10. It was alleged on the part of the defendants that Harbans Singh had been duly adopted by Shib Singh as his son, and the District Judge found this adoption proved. The Chief Court differed from him on this point, and drew some inferences unfavourable to the defendants' case generally from the fact that the allegation had been put forward. It is unnecessary for their Lordships to decide the question of adoption, but they are of opinion that the evidence given in relation to that question gives rise to no material reflection on the evidence of the independent witnesses in support of the will. The Chief Court treats the evidence of Jagan Nath as not quite 'beyond criticism,' because, in their opinion, he acted in the matter of the will as though he were ignorant of facts disclosed in previous proceedings relating to the position of Harbans Singh and Bur Singh which it was thought probable he would remimber, but they do not go so far as to reject or discredit his testimony. Indeed Jagan Nath was not cross-examined on these points, and there is really nothing in them which is not susceptible of explanation without reflecting in any way on his independence and good faith as a witness.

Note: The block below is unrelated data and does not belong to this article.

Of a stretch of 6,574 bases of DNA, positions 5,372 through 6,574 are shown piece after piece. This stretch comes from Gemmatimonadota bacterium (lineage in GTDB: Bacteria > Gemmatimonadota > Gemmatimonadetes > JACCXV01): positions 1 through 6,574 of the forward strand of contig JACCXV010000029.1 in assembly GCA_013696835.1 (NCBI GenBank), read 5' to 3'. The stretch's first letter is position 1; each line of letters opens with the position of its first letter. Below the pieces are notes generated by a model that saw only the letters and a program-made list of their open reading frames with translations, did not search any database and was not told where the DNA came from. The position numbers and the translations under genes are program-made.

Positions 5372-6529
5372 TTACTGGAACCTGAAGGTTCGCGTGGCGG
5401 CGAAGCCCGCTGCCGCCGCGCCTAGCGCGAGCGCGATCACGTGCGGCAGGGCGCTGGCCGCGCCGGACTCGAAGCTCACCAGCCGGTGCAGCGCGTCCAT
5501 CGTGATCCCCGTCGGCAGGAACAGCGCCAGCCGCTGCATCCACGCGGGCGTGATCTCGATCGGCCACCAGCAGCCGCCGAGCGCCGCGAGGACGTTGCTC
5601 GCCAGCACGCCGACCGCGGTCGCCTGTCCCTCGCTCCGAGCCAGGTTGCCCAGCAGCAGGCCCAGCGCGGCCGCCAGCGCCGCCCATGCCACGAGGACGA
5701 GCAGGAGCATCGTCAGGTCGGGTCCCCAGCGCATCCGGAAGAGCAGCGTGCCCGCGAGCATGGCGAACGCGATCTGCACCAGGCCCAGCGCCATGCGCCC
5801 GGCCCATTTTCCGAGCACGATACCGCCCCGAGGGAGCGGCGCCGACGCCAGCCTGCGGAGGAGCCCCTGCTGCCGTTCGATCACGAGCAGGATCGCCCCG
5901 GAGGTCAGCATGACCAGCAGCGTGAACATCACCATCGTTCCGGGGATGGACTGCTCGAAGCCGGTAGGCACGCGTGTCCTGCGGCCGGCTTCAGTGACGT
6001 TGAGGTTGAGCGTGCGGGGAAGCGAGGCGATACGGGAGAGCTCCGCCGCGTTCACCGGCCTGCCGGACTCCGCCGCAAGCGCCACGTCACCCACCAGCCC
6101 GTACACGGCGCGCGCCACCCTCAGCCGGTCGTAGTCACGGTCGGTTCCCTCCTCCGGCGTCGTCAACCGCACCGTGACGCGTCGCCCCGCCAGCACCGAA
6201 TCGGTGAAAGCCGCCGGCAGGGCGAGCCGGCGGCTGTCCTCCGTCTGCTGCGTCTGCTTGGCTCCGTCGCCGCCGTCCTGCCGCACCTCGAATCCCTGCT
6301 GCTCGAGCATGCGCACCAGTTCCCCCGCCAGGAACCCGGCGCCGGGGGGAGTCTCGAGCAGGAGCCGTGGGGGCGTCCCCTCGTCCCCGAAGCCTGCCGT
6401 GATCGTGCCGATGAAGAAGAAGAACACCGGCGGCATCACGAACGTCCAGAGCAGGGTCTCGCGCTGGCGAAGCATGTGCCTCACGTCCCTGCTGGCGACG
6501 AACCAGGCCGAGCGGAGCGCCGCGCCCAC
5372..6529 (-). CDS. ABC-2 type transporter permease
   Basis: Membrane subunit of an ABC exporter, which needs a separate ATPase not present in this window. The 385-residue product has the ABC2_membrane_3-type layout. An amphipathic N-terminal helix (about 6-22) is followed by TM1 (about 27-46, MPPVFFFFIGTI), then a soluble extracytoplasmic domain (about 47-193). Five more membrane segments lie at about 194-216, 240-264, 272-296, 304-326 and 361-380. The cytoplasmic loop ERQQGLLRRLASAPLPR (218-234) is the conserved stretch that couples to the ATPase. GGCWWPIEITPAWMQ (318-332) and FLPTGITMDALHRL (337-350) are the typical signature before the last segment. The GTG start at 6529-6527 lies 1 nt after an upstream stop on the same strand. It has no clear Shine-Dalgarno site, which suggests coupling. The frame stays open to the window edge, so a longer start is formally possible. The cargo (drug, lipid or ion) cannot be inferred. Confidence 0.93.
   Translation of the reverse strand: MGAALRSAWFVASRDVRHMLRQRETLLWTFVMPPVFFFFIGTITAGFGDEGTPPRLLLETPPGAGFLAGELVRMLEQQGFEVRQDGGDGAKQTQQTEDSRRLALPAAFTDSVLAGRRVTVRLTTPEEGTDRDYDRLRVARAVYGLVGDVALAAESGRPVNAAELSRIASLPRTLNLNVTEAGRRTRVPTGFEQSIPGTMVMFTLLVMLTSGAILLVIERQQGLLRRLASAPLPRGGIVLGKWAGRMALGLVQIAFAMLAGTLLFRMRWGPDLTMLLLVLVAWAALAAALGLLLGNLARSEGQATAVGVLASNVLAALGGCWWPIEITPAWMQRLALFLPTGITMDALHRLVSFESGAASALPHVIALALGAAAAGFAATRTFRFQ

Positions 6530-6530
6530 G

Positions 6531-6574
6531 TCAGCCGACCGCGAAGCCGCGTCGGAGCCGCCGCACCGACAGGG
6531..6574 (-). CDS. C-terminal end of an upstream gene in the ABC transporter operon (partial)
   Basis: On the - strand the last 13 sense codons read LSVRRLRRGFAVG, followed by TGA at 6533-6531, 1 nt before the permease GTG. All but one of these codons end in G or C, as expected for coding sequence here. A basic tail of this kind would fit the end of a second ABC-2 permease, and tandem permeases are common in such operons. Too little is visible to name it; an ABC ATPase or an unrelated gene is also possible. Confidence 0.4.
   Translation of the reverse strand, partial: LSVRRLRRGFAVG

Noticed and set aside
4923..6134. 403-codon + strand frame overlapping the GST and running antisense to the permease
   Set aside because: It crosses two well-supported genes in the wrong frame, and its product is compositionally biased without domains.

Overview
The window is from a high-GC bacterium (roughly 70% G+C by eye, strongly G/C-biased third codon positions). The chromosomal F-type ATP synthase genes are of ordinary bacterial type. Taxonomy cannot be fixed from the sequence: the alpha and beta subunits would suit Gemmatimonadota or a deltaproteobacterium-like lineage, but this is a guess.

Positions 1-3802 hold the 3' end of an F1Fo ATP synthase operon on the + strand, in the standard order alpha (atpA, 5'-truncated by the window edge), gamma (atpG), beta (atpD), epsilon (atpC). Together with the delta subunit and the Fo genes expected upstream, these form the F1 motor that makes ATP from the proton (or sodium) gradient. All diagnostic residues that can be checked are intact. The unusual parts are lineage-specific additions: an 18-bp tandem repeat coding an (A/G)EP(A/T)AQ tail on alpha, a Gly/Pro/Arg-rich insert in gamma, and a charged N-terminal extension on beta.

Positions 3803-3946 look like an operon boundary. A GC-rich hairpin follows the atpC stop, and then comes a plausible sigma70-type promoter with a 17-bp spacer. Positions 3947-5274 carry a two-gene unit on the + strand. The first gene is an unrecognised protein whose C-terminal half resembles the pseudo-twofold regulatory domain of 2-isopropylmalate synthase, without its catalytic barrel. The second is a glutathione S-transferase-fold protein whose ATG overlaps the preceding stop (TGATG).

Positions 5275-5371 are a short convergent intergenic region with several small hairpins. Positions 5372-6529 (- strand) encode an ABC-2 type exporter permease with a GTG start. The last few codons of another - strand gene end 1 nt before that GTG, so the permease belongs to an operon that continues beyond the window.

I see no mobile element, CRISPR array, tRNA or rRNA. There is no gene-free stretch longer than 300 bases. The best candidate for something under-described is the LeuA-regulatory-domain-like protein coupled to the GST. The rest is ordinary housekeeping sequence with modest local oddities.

11. With regard to the Rev. Mr. Chatterji it was suggested apparently as a circumstance of. suspicion against him that he had at one time bought a piece of land for his mission from Shib Singh; but there is nothing to show that the transaction was not a normal and perfectly proper matter of business.
12. No suggestion is made against the good faith of the doctors or of Mahdo Ram.